While Greek drivers follow most of the same driving laws as drivers in the U.S. and the rest of Europe, there are a few nuances specific to Greece that you should be aware of before you get behind the wheel. Also bear in mind that breaking those laws can have harsh consequences that may include hundreds of euros in fines and potentially losing your driving privileges for 10 days to as long as six months.
- Keep right: As in the U.S., traffic in Greece uses the right side of the road. Keep right when driving in Greece.
- Seat belts: If you’re riding in the front seat, you are required to wear a seat belt—no exceptions. Seat belts are optional for back seat passengers, but given the frequency of vehicle crashes in Greece, all passengers would be wise to buckle up. Failing to wear a seat belt will earn you a 350-euro fine.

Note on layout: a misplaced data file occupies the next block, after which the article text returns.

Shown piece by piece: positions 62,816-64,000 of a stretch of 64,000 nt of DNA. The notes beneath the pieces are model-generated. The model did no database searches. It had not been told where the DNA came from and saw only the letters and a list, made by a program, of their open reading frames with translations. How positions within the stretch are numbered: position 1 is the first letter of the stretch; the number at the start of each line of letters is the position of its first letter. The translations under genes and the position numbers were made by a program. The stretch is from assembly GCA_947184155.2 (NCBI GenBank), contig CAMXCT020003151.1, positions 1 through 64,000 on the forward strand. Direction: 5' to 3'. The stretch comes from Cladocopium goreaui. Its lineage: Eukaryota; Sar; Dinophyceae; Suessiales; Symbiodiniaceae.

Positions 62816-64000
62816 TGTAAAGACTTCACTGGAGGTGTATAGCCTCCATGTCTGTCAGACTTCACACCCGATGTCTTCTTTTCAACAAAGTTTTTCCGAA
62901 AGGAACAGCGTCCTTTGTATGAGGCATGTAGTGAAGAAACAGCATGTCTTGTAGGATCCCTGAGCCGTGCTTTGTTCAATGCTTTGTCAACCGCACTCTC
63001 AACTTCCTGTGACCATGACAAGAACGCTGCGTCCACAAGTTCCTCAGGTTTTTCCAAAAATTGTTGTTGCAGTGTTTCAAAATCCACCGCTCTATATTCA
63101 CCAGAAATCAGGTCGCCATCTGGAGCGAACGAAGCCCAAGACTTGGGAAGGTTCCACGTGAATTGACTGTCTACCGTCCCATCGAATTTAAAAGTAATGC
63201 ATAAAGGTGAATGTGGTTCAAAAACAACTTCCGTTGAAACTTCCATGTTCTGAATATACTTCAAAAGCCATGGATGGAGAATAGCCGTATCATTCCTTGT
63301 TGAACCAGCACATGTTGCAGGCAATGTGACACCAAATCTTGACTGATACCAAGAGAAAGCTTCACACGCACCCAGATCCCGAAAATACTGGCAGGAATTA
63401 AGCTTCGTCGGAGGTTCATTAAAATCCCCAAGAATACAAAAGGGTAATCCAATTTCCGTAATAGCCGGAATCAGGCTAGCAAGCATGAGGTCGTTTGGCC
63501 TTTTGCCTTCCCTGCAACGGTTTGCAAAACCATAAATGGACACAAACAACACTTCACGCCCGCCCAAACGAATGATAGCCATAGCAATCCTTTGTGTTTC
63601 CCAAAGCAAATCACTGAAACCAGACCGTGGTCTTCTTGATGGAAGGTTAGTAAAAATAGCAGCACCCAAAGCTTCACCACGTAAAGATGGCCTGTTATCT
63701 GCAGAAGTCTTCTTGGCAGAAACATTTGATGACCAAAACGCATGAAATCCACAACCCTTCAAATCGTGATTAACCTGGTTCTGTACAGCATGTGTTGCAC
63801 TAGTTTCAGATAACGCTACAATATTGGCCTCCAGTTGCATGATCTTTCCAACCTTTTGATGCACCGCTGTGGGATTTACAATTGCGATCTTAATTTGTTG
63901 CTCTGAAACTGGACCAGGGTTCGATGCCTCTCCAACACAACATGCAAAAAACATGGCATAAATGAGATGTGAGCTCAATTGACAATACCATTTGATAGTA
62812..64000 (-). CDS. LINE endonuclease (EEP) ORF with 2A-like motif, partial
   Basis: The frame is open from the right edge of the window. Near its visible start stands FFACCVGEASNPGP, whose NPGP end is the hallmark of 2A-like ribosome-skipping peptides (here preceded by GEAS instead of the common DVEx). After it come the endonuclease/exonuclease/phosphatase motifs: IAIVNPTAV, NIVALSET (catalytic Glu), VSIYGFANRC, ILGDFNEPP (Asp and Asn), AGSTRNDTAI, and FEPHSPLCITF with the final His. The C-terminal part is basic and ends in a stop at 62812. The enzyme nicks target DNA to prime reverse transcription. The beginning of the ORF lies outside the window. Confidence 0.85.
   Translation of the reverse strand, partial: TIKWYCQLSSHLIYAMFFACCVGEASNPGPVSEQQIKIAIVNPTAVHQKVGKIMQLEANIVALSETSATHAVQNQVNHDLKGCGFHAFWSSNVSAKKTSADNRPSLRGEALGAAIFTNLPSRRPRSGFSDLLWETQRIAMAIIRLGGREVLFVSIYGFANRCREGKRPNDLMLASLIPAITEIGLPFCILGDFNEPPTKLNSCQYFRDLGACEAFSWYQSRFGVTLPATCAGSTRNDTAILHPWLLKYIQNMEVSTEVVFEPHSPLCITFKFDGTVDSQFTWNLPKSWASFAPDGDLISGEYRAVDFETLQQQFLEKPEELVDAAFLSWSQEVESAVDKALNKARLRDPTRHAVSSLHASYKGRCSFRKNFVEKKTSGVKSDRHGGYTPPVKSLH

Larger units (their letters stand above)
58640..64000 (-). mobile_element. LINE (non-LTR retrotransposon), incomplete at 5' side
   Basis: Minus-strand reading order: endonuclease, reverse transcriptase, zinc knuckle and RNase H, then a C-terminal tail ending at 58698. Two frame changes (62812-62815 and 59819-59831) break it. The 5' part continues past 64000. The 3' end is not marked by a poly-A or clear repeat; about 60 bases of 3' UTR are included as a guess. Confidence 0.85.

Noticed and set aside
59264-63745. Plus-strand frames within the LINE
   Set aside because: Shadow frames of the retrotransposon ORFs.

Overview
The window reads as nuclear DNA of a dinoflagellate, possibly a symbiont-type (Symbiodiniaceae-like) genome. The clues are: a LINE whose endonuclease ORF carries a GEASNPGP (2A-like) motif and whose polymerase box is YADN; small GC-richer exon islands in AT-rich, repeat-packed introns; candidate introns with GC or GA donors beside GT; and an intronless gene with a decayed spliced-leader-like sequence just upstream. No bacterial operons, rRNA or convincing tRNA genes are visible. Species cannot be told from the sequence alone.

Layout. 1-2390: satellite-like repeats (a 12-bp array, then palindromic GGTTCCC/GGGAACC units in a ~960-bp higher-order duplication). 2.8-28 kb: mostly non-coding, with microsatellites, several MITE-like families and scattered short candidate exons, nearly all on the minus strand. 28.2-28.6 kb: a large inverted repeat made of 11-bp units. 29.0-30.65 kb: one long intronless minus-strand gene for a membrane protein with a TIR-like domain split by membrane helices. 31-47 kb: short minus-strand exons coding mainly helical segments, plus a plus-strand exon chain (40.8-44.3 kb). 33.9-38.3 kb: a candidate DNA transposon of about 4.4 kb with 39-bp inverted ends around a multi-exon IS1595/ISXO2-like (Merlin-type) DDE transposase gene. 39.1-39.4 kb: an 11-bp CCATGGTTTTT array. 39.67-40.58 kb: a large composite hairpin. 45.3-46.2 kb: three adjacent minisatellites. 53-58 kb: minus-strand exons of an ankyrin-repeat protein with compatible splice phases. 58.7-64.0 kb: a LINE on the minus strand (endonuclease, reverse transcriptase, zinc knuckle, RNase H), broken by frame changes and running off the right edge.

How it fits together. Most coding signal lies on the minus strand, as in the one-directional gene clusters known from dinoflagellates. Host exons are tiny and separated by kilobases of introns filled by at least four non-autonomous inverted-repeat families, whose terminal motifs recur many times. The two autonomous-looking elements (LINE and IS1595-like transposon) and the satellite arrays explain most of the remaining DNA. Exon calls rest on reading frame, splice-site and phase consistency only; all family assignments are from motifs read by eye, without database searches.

- Child passengers: Passengers under age 10 must sit in the back seat, and children under three years old must be in a car seat.
- Horn use: While it’s unlikely you’ll be cited for it, using your horn is not permitted on city streets unless it’s an emergency. In remote areas, it’s a good idea to quickly sound your horn when approaching hills, blind curves or other limited-visibility situations to let other drivers know you’re there.